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Biggest Muscles in the Human Body

by
author image Thelma Gomez
Thelma Gomez is an expert in fitness and exercise who has advised professional athletes and celebrities. She draws on her experience to write articles for print and online publications and peer-reviewed journals. Gomez holds a Master of Science in Education degree in exercise physiology from the University of Miami.
Biggest Muscles in the Human Body
The gluteus maximus is the biggest human muscle. Photo Credit Dirima/iStock/Getty Images

Overview

The human body contains three types of muscle: smooth, cardiac and skeletal. Skeletal muscles, which are responsible for locomotion and other body movements, likely come to mind first when you discuss muscles. You have more than 600 skeletal muscles in your body, in various shapes and sizes. The body's largest muscles perform the biggest tasks.

Gluteus Maximus

The gluteus maximus is the biggest muscle in the human body. The glutes, as they are commonly known, contain three muscles located at the back of each hip or buttock. The gluteus maximus is the largest and most superficial muscle of the group. It contributes most of the mass that can be seen as the buttocks. It must be large due to its roles in hip extension and lateral rotation, as well as in keeping the body in an erect position.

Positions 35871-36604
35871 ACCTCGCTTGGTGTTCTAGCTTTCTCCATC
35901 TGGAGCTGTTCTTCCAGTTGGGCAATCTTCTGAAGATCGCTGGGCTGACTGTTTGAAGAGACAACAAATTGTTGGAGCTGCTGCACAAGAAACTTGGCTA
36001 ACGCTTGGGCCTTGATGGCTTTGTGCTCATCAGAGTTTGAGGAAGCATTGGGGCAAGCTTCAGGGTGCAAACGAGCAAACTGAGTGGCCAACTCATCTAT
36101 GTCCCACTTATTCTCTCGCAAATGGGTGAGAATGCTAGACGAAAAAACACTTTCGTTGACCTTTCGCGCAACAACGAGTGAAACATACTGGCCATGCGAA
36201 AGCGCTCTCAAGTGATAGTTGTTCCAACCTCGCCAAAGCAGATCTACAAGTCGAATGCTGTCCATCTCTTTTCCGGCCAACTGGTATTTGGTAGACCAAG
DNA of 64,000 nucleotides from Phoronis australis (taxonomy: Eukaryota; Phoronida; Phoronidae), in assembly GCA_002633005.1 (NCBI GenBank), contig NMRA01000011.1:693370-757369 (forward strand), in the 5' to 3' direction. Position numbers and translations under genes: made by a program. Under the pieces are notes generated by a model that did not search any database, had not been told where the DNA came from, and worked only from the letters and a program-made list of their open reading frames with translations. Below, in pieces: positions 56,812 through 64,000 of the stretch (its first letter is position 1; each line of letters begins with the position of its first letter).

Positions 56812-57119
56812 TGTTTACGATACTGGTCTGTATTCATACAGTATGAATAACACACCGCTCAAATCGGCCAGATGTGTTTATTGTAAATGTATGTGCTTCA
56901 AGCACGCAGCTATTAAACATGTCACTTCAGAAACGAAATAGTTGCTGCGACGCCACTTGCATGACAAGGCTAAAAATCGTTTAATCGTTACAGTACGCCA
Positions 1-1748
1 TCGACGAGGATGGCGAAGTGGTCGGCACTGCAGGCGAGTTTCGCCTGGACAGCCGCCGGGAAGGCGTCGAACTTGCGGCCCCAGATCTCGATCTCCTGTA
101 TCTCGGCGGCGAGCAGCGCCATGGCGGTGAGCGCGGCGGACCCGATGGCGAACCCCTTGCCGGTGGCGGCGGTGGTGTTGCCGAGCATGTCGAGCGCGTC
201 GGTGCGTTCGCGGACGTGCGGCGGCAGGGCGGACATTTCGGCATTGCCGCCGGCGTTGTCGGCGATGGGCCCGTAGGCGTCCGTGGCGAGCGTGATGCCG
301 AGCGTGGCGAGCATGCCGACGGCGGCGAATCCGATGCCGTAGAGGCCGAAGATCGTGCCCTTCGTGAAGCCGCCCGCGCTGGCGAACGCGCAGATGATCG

Latissimus Dorsi

The latissimus dorsi is the widest muscle in the human body. In fact, the English translation of latissimus dorsi is "wide back." The latissimus dorsi, or lats, are fanlike muscles that begin at the spine, run from the thoracic vertebrae to the sacrum, and attach on the upper arm. The lats are responsible for shoulder and scapula adduction and rotation, along with a variety of other shoulder and shoulder-blade movements.

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Sartorius

The sartorius is the longest muscle in the human body. The sartorius is a superficial muscle that begins at the outside of the hip, runs down the upper leg and ends at the inside of the knee. The name sartorius means "tailor," so-called because it's responsible for crossing the legs, traditionally a common position assumed by tailors while sewing. The sartorius helps to flex your knees and hips.

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References

  • “The Anatomy Answer Book;” W.K. Metcalf
  • “Anatomy and Physiology;” Rod Seeley, Trent Stephens, Philip Tate
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